Combine insane adrenalin sports, breathtaking scenery, beautiful bays, and big city life and you will get a tiny picture of what New Zealand is all about.
Known as Aotearoa – Land of the Long White Cloud, New Zealand really does have to be seen to be believed. Comprised of three main islands; North, South, and Stewart, It’s no wonder more travellers are including New Zealand in their travels ‘Down Under’. The surprising thing is, no there is not a bridge across the Tasman, you will have to fly, and by any route its still at least 3 hours.
The distance between the Australia and New Zealand often surprises new arrivals. So, the best way to get to NZ, unless you are lucky enough to be on a ‘Round the World’ ticket! is to Grab A Seat with national carrier Air New Zealand.
Home to 1.3 million people, Auckland is the largest city in New Zealand and holds one third of the country’s population. Just like many large cities, Auckland offers a culturally diverse range of food, great shopping, and a pumping live music and clubbing scene.
– Where to stay: Queen Street is right in the midst of all the action and has a healthy collection of hostels and other accommodation options available.
• Bungy jump from the famous AJ Hackett site on the Auckland Harbour Bridge, or base jump from Sky Tower; the tallest structure in the southern hemisphere.
• Head to Auckland Museum for an insight into New Zealand’s history and Maori culture. Stick around for the Maori dance performances.
• Go canyoning, abseiling, and camping at the spectacular Waitakere Ranges Regional Park, just 30 minutes west of central Auckland.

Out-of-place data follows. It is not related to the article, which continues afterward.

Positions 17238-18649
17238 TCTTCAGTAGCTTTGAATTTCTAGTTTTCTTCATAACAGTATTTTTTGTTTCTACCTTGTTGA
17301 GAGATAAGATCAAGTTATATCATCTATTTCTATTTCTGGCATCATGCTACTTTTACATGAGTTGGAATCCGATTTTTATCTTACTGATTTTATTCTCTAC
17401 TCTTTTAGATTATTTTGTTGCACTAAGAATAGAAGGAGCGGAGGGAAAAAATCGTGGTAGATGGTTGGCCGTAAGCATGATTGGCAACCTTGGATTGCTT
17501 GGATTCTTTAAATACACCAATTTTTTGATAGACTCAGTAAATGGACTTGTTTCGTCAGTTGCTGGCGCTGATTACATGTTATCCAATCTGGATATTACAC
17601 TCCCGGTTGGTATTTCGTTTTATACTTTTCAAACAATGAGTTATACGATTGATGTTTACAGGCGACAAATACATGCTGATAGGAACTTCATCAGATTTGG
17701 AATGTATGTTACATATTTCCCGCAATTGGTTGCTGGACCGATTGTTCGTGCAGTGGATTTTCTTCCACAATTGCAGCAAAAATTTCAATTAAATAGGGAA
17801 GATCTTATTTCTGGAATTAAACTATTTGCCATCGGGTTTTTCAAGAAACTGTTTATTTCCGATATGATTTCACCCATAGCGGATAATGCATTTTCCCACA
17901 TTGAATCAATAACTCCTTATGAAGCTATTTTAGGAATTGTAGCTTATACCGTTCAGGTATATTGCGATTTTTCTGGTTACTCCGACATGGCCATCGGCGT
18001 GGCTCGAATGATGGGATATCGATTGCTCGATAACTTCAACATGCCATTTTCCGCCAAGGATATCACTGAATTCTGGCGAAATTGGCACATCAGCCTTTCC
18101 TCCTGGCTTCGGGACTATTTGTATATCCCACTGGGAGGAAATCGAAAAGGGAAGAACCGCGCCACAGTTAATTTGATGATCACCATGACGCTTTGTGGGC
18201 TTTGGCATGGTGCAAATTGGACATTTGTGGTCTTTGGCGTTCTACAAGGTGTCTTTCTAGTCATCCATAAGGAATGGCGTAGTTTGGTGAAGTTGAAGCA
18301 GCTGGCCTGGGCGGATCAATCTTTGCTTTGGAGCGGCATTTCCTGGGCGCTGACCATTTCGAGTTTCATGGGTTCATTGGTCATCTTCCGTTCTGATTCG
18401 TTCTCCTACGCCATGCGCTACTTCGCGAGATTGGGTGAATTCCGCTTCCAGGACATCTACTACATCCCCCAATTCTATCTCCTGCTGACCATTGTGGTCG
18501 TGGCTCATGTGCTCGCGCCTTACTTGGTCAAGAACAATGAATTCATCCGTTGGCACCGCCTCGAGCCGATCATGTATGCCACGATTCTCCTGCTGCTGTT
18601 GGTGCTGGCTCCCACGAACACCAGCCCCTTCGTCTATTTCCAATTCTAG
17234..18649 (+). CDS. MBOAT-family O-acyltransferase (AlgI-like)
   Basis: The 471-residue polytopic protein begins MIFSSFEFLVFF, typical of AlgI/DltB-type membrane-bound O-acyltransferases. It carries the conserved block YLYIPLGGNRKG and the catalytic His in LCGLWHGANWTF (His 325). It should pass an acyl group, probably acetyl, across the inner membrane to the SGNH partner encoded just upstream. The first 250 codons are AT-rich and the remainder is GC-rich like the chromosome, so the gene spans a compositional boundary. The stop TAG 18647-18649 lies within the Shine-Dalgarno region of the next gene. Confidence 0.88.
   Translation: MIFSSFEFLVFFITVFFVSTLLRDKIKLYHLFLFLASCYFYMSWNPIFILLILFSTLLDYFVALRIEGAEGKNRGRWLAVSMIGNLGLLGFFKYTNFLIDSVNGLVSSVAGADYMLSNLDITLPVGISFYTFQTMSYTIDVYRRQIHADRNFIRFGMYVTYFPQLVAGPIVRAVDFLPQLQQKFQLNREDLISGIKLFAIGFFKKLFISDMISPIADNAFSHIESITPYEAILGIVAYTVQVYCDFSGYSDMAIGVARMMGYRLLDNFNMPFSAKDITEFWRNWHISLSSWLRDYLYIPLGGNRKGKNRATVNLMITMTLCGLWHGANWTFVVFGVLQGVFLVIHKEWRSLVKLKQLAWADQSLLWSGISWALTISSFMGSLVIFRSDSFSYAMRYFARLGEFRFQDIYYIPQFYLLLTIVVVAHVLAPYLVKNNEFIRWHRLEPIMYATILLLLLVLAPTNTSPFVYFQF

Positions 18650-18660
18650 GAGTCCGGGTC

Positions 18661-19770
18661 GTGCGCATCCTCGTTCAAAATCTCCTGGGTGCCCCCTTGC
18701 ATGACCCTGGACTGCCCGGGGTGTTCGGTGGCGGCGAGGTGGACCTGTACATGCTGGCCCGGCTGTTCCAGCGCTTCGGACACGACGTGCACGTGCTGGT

• Catch a ferry to the Hauraki Gulf Islands. You may even spot some resident dolphins on the way.
• Pick up a late night or early morning kebab after clubbing on Karangahape Road (known to the locals as ‘K Road’). Ponsonby Road is also a hot spot for clubbing, cafes, and dining.
Don’t forget your camera when you visit the Bay of Islands, because you won’t be able to describe in words the stunning scenery to your friends and family back home. With about 150 unspoilt islands to explore, you’ll never want to leave.
– Where to stay: Base yourself in the town of Paihia. Transport is convenient, it is the starting point for many tours and more importantly, it has more bars.
• Scuba dive and explore the wreck of The Rainbow Warrior. The remains of the once Greenpeace support vessel lie in the waters of the Cavalli Islands. Most dive operators have this spot on their daily itinerary.
• Go on a dolphin tour. Dolphins love the waters of north New Zealand, so you’re almost guaranteed a sighting. If you’re lucky, you may even see whales (or even orcas).
• Visit the historical town of Russell; located just a short ferry ride from Paihia. Explore the amazing colonial buildings via bicycle.
• View the amazing ‘Hole in the Rock’, just off Cape Brett by taking a boat tour. If the weather is good, boats usually cruise all the way through the hole.
• Walk the 4km Kerikeri River Track, which encompasses Rainbow and Wharepoke Falls and the Fairy Pools. Waitangi National Reserve is also worth a visit.
Stretching from the base of the Coromandel Peninsula to Cape Runaway, the Bay of Plenty is aptly named. The region also extends inland, encompassing the ‘spa’ city of Rotorua. As for activities, scenery, and accommodation, there’s plenty!
– Where to stay: Tauranga (largest city in the Bay of Plenty region) and Rotorua are the best places to stay. Tauranga is a port city, so on the coast, while Rotorua is inland and offers access to the many lakes closeby.
• Get down and dirty, quite literally, and visit the thermal mud pools, geysers, and hot springs just outside Rotorua. Famous for geothermal activity and the sulphuric scent.
• Whakaari/White Island is most famous for Whakaari; an active marine volcano. It is a true natural wonder and a must see if you’re visiting the Bay of Plenty.
• Swim with dolphins, snorkel, and go white-water rafting in Tauranga. As the largest city in the Bay of plenty, Tauranga is not to be missed.